For more information about either of these techniques, check out my tutorial, The htaccess Rules for all WordPress Permalinks.

Bonus tip!

As a bonus, you can add the following directive (just after the first RewriteRule) to automatically redirect all login requests to the actual WP Login Page:

RewriteRule ^login/?$ /wp-login.php [QSA,L]

For more information on this trick, check out Chris Coyier’s DigWP post, Simpler Login URL. This is a useful technique for client sites :)

Download ’em all

The techniques presented in this article are not dependent on each other. So you can use them separately, as desired; or you can combine them all into a single .htaccess file to create a solid .htaccess file for WordPress. To make things easier, here is a text file that contains all of the techniques from this tutorial:

WordPress .htaccess file – Version 1.0 (3 KB txt)

Going further

Intentionally, the techniques provided in this article are kept as general and as widely applicable as possible. There are thousands more useful techniques that could be added, but keeping it simple with only the essentials is optimal when first getting started. I encourage you to go further with your .htaccess file. Here are some recommended resources that are worth exploring.

Questions and comments always welcome :)


WordPress Editor Experience Survey Shows 75% of Respondents Don’t Use Distraction-Free Writing Mode

The WordPress Editor Experience survey results have been published with data from 2,563 participants, a significantly larger sampling than the 50 who responded to the recent customizer survey. Both the editor and the customizer are included in Matt Mullenweg’s three main focus areas for core development in 2017. The purpose of the surveys is to find out how WordPress users are using or not using the current features.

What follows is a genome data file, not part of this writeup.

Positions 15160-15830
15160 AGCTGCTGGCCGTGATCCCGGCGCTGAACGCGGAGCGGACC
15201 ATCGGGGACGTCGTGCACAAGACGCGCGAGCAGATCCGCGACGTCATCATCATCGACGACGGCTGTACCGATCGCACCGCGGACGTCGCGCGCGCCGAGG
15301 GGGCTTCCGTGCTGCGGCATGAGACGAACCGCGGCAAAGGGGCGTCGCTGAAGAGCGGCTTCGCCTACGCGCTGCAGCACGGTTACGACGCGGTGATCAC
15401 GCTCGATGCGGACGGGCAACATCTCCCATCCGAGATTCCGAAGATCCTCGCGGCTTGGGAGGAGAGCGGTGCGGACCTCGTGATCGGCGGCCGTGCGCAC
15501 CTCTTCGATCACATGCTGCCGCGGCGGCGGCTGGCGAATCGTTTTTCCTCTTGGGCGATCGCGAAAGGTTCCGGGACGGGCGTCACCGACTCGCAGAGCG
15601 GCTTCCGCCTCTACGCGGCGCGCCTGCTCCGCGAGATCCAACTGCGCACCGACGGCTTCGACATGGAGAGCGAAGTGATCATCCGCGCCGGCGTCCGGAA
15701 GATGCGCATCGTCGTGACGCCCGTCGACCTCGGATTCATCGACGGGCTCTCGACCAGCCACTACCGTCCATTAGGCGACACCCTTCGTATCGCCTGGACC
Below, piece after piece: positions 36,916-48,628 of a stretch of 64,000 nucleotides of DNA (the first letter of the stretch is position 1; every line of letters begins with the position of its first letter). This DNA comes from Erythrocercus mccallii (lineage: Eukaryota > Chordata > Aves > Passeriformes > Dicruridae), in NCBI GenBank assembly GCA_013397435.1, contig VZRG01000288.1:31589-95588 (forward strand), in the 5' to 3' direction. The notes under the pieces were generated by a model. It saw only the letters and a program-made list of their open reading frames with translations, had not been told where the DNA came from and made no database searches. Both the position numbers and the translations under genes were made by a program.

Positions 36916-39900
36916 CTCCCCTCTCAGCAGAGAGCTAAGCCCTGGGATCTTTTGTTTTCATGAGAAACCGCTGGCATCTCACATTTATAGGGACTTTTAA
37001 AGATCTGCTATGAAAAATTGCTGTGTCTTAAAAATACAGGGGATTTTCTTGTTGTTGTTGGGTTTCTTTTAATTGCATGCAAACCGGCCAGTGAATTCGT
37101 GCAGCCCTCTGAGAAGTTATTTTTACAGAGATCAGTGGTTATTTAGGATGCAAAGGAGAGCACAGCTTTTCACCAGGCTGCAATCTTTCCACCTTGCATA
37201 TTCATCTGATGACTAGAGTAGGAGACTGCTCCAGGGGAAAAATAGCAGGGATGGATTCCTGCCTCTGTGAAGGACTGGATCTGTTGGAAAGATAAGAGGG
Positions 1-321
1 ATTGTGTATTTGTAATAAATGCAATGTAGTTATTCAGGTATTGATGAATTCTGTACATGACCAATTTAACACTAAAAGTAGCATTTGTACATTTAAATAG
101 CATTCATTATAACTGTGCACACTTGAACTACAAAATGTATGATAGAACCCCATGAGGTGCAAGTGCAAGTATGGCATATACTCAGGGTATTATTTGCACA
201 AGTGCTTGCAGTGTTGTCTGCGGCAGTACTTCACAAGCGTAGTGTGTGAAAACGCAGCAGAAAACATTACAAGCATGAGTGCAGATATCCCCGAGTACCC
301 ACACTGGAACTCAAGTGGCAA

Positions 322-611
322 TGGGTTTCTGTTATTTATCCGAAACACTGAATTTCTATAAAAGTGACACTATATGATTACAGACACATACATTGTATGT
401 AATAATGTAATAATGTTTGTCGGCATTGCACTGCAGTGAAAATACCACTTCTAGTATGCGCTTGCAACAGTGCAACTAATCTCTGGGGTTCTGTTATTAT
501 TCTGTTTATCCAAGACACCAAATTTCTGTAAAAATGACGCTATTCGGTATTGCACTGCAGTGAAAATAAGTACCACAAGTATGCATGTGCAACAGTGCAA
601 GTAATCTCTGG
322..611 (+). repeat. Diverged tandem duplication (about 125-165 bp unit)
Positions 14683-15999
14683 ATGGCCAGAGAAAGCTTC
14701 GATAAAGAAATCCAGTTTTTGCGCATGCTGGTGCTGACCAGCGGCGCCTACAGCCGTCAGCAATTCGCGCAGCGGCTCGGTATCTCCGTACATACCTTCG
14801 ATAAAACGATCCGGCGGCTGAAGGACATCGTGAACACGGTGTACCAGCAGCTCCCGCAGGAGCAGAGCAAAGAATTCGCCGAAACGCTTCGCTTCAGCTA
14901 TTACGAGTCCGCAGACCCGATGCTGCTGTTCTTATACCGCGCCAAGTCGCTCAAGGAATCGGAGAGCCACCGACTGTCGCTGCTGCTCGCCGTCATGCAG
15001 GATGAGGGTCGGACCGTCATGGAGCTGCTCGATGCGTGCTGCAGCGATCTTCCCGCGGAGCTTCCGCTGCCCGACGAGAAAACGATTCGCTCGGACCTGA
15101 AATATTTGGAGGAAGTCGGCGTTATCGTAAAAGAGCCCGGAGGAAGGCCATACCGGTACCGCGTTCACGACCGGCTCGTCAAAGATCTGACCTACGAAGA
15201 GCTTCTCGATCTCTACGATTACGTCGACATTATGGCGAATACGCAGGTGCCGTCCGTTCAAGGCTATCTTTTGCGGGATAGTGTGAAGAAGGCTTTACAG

More than half of the survey respondents (66%) identified themselves as developers (in addition to other roles). Since this category of users dominated the survey results, Mark Uraine decided to break it down further to display other categories developers selected.

Based on these results, it isn’t surprising that more than 85% of respondents use the markup text editor and 35% of those use it exclusively. Support for syntax highlighting is also a popular request.

The distraction-free writing mode received quite a bit of feedback on the survey. More than 75% of respondents said they do not use it.

The current implementation of the distraction-free writing mode was introduced in WordPress 4.1 at the end of 2014. The idea was to minimize distractions without having to go through a clunky transition to access the admin menu or meta boxes. Moving the cursor to the right or left of the editor brings them back into view, but many people find the admin interface sliding in and out of view to be distracting. Several who commented suggested that the feature could use some major improvements.

The survey also revealed that the majority of respondents (72%) install plugins that add features to the editor. These most commonly include shortcodes, Advanced TinyMCE, Tables, and Visual Composer. The results indicate that users often extend the editor to get more basic advanced layout capabilities for presenting their content.